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Physics (from knowledge of nature, from φύσις phýsis "nature") is the natural science that studies matterAt the start of The Feynman Lectures on Physics, Richard Feynman offers the atomic hypothesis as the single most prolific scientific concept: "If, in some cataclysm, all scientific knowledge were to be destroyed one sentence what statement would contain the most information in the fewest words? I believe it is that all things are made up of atoms – little particles that move around in perpetual motion, attracting each other when they are a little distance apart, but repelling upon being squeezed into one another..." and its motion and behavior through space and time and that studies the related entities of energy and force."Physical science is that department of knowledge which relates to the order of nature, or, in other words, to the regular succession of events." Physics is one of the most fundamental scientific disciplines, and its main goal is to understand how the universe behaves."Physics is one of the most fundamental of the sciences. Scientists of all disciplines use the ideas of physics, including chemists who study the structure of molecules, paleontologists who try to reconstruct how dinosaurs walked, and climatologists who study how human activities affect the atmosphere and oceans. Physics is also the foundation of all engineering and technology. No engineer could design a flat-screen TV, an interplanetary spacecraft, or even a better mousetrap without first understanding the basic laws of physics. (...) You will come to see physics as a towering achievement of the human intellect in its quest to understand our world and ourselves."Physics is an experimental science. Physicists observe the phenomena of nature and try to find patterns that relate these phenomena.""Physics is the study of your world and the world and universe around you." Physics is one of the oldest academic disciplines and, through its inclusion of astronomy, perhaps the oldest. Over the last two millennia, physics, chemistry, biology, and certain branches of mathematics were a part of natural philosophy, but during the scientific revolution in the 17th century, these natural sciences emerged as unique research endeavors in their own right. Physics intersects with many interdisciplinary areas of research, such as biophysics and quantum chemistry, and the boundaries of physics are not rigidly defined. New ideas in physics often explain the fundamental mechanisms studied by other sciences and suggest new avenues of research in academic disciplines such as mathematics and philosophy. Advances in physics often enable advances in new technologies. For example, advances in the understanding of electromagnetism and nuclear physics led directly to the development of new products that have dramatically transformed modern-day society, such as television, computers, domestic appliances, and nuclear weapons; advances in thermodynamics led to the development of industrialization; and advances in mechanics inspired the development of calculus.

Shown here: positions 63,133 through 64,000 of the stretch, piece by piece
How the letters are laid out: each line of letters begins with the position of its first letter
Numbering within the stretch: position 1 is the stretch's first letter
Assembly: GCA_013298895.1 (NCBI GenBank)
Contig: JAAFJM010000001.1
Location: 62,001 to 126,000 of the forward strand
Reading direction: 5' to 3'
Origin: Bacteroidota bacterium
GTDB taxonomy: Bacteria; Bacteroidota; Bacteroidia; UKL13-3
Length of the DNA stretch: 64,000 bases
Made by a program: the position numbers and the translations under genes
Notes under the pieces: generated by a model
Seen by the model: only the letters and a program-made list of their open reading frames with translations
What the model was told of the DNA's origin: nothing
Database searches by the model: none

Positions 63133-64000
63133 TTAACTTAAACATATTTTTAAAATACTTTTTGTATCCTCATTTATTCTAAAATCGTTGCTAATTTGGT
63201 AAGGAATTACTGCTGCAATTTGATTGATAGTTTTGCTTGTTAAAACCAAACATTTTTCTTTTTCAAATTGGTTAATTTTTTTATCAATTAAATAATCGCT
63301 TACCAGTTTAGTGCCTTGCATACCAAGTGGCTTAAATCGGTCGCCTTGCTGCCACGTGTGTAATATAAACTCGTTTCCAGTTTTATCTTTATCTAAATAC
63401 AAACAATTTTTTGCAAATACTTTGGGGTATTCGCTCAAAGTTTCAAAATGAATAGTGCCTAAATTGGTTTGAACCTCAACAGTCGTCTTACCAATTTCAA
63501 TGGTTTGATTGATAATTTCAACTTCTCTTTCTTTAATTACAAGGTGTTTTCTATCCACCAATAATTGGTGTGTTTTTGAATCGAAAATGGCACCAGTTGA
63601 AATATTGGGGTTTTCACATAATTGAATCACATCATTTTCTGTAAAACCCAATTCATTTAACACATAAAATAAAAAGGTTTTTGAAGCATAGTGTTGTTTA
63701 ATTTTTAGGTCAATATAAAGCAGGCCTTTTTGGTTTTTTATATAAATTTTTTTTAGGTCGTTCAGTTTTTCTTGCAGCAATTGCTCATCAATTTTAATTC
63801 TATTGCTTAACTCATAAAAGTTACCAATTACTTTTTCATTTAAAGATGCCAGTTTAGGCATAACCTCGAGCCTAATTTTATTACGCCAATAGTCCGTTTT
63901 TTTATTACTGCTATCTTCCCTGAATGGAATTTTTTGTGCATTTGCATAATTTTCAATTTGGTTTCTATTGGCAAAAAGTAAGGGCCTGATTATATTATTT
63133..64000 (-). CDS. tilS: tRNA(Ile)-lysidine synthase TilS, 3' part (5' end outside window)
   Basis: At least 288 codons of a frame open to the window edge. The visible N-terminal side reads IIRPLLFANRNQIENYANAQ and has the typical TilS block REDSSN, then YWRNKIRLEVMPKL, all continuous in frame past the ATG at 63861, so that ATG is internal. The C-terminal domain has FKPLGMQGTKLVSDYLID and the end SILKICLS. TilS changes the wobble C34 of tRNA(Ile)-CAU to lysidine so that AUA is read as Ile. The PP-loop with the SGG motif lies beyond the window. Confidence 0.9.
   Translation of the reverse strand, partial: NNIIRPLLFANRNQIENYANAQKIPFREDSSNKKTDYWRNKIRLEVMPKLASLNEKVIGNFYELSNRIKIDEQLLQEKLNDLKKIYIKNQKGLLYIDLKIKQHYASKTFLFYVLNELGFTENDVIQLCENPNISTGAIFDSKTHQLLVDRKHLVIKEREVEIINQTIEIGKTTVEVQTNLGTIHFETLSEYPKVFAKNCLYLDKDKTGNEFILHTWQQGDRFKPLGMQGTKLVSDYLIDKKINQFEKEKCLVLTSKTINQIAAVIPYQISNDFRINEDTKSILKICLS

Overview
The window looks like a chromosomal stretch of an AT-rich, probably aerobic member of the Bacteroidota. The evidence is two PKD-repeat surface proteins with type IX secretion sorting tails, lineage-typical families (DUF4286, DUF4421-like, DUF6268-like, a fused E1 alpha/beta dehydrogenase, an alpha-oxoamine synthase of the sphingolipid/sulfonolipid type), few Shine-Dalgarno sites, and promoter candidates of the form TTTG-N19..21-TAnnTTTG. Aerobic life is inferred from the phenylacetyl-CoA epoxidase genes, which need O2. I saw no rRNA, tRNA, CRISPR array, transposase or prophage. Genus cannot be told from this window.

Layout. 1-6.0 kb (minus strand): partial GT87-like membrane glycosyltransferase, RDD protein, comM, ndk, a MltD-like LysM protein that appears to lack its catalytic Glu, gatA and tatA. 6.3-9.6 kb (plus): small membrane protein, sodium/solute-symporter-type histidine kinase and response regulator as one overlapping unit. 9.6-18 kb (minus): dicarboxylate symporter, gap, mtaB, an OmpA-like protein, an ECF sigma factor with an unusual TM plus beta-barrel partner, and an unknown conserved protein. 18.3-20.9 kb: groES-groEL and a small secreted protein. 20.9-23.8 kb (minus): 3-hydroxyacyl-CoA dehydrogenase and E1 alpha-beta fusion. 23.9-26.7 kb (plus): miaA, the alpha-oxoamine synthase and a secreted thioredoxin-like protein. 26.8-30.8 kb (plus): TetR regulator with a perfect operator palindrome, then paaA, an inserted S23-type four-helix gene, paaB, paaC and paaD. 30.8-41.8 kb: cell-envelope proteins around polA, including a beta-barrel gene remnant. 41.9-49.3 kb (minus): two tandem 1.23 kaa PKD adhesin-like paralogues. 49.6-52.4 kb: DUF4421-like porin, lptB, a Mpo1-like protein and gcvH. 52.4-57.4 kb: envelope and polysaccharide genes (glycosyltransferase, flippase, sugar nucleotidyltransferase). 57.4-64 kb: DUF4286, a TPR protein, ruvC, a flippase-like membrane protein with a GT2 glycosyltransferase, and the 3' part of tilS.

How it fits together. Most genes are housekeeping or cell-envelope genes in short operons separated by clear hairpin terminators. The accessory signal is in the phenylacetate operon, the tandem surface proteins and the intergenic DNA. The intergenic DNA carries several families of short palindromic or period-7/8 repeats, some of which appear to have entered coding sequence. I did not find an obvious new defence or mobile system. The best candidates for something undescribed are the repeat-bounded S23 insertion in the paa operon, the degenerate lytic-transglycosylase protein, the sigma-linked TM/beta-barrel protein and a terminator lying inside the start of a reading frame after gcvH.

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Reciprocal lattice

In physics, the reciprocal lattice represents the Fourier transform of another lattice (usually a Bravais lattice).

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Synchrotron light source

A synchrotron light source is a source of electromagnetic radiation (EM) usually produced by a storage ring, for scientific and technical purposes.

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Synchrotron radiation

Synchrotron radiation (also known as magnetobremsstrahlung radiation) is the electromagnetic radiation emitted when charged particles are accelerated radially, i.e., when they are subject to an acceleration perpendicular to their velocity.

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X-rays make up X-radiation, a form of electromagnetic radiation.

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X-ray fluorescence

X-ray fluorescence (XRF) is the emission of characteristic "secondary" (or fluorescent) X-rays from a material that has been excited by bombarding with high-energy X-rays or gamma rays.

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X-ray generator

An X-ray generator is a device that produces X-rays.

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X-ray tube

An X-ray tube is a vacuum tube that converts electrical input power into X-rays.

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HEX-Rays, HEX-rays, High Energy X-ray, High Energy X-rays, High energy X-rays.


[1] https://en.wikipedia.org/wiki/High-energy_X-rays